*Born with cerebral palsy, Melody, 10, has never spoken a word. She is a brilliant fifth grader trapped in an uncontrollable body. Her world is enhanced by insight and intellect, but gypped by physical limitations and misunderstandings. She will never sing or dance, talk on the phone, or whisper secrets to her friends. She’s not complaining, though; she’s planning and fighting the odds. In her court are family, good neighbors, and an attentive student teacher. Pitted against her is the “normal” world: schools with limited resources, cliquish girls, superficial assumptions, and her own disability. Melody’s life is tragically complicated. She is mainly placed in the special-ed classroom where education means being babysat in a room with replayed cartoons and nursery tunes. Her supportive family sets her up with a computer. She learns the strength of thumbs as she taps on a special keyboard that finally lets her “talk.” When she is transitioned into the regular classroom, Melody’s undeniable contribution enables her class to make it to the national quiz team finals. Then something happens that causes her to miss the finals, and she is devastated by her classmates’ actions. Kids will benefit from being introduced to Melody and her gutsy, candid, and compelling story. It speaks volumes and reveals the quiet strength and fortitude it takes to overcome disabilities and the misconceptions that go with them. –School Library Journal STARRED REVIEW
*Fifth-grader Melody has cerebral palsy, a condition that affects her body but not her mind. Although she is unable to walk, talk, or feed or care for herself, she can read, think, and feel. A brilliant person is trapped inside her body, determined to make her mark in the world in spite of her physical limitations. Draper knows of what she writes; her daughter, Wendy, has cerebral palsy, too. And although Melody is not Wendy, the authenticity of the story is obvious. Told in Melody's voice, this highly readable, compelling novel quickly establishes her determination and intelligence and the almost insurmountable challenges she faces. It also reveals her parents' and caretakers' courage in insisting that Melody be treated as the smart, perceptive child she is, and their perceptiveness in understanding how to help her, encourage her, and discourage self-pity from others. Thoughtless teachers, cruel classmates, Melody's unattractive clothes ("Mom seemed to be choosing them by how easy they'd be to get on me"), and bathroom issues threaten her spirit, yet the brave Melody shines through. Uplifting and upsetting, this is a book that defies age categorization, an easy enough read for upper-elementary students yet also a story that will enlighten and resonate with teens and adults. Similar to yet the antithesis of Terry Trueman's Stuck in Neutral (2000), this moving novel will make activists of us all. –Booklist STARRED REVIEW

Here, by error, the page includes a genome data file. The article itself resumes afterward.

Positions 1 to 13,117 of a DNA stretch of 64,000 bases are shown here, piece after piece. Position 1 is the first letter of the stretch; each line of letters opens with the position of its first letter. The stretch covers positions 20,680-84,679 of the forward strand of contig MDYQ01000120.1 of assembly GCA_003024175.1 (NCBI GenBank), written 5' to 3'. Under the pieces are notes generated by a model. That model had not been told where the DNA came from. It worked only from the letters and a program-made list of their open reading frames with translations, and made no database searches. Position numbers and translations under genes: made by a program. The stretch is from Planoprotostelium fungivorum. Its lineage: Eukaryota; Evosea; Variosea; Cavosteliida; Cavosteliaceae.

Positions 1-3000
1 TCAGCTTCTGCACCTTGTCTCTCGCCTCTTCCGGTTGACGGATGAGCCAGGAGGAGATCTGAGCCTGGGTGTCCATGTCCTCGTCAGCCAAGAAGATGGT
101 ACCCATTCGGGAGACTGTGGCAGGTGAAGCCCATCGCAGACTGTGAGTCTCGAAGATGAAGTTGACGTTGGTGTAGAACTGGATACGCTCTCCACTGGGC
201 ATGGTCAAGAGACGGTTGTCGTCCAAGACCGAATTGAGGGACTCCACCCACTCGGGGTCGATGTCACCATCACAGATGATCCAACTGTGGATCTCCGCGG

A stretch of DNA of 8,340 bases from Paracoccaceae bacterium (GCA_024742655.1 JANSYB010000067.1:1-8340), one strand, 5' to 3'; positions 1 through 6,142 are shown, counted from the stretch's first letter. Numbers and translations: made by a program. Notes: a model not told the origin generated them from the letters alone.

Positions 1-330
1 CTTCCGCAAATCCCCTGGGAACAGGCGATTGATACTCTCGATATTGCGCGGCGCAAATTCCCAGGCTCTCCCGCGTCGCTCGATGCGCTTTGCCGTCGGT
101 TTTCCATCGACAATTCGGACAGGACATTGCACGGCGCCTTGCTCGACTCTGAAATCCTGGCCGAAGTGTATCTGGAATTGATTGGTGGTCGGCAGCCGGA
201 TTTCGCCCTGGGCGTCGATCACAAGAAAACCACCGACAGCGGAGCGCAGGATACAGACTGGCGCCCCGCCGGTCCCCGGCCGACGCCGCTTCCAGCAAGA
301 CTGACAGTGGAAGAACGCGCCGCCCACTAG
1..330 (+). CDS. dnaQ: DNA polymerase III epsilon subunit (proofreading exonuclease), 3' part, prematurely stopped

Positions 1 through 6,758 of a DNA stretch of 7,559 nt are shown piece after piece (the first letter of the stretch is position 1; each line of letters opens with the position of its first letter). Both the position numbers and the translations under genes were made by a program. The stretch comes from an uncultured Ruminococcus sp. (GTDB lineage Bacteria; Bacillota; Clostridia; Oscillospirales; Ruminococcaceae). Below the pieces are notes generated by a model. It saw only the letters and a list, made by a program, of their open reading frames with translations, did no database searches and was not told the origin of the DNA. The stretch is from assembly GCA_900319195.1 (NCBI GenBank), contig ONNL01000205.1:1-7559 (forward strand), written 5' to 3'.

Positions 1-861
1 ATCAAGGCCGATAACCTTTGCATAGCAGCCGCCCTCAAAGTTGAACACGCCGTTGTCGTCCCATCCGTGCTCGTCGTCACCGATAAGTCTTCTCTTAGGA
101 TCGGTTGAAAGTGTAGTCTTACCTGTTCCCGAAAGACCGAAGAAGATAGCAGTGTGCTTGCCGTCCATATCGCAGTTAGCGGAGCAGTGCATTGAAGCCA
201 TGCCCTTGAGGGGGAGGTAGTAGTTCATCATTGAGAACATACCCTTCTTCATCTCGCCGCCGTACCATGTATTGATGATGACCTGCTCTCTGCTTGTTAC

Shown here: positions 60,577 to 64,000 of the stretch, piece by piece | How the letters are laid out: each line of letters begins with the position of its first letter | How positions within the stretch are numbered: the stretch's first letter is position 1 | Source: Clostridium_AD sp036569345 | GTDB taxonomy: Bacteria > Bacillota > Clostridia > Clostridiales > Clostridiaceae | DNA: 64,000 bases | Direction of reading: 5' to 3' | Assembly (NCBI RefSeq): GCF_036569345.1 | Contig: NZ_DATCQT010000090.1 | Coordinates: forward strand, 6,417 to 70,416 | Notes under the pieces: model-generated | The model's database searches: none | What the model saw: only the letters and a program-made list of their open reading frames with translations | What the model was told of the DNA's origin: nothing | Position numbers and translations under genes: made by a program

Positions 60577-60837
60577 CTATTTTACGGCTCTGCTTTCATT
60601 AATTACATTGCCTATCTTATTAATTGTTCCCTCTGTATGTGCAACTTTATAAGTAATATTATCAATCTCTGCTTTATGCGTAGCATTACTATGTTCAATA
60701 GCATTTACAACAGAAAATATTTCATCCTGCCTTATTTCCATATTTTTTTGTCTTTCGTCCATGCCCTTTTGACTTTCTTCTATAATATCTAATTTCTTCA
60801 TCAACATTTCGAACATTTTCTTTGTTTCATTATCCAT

Melody Brooks, in a wheelchair and unable to speak, narrates this story about finding her voice. The first half of the book catalogues Melody's struggles—from her frustration with learning the same preschool lessons year after year to her inability to express a craving for a Big Mac. Draper, whose daughter has cerebral palsy, writes with authority, and the rage behind Melody's narrative is perfectly illustrated in scenes demonstrating the startling ignorance of many professionals (a doctor diagnoses Melody as “profoundly retarded”), teachers, and classmates. The lack of tension in the plot is resolved halfway through when Melody, at age 10, receives a talking computer, allowing her to “speak.” Only those with hearts of stone won't blubber when Melody tells her parents “I love you” for the first time. Melody's off-the-charts smarts are revealed when she tests onto her school's quiz bowl team, and the story shifts to something closer to The View from Saturday than Stuck in Neutral. A horrific event at the end nearly plunges the story into melodrama and steers the spotlight away from Melody's determination, which otherwise drives the story. Ages 10–up. (Mar.) –Publishers Weekly
Unflinching and realistic...Rich in details of both the essential normalcy and the difficulties of a young person with cerebral palsy. –Kirkus STARRED REVIEW
This powerful story by a two-time Coretta Scott King winner offers a wrenching insight into so many vital lives that the able-bodied overlook. If there's only one book teens and parents (and everyone else) can read this year, "Out of My Mind" should be it. --The Denver Post
"Like Stephen Hawking, who becomes her hero, Melody discovers that her inner strength and intelligence are more reliable than most of the humans around her. She becomes an activist for herself, even as Draper challenges those who read her story to become activists for those who are different." -The Columbus Dispatch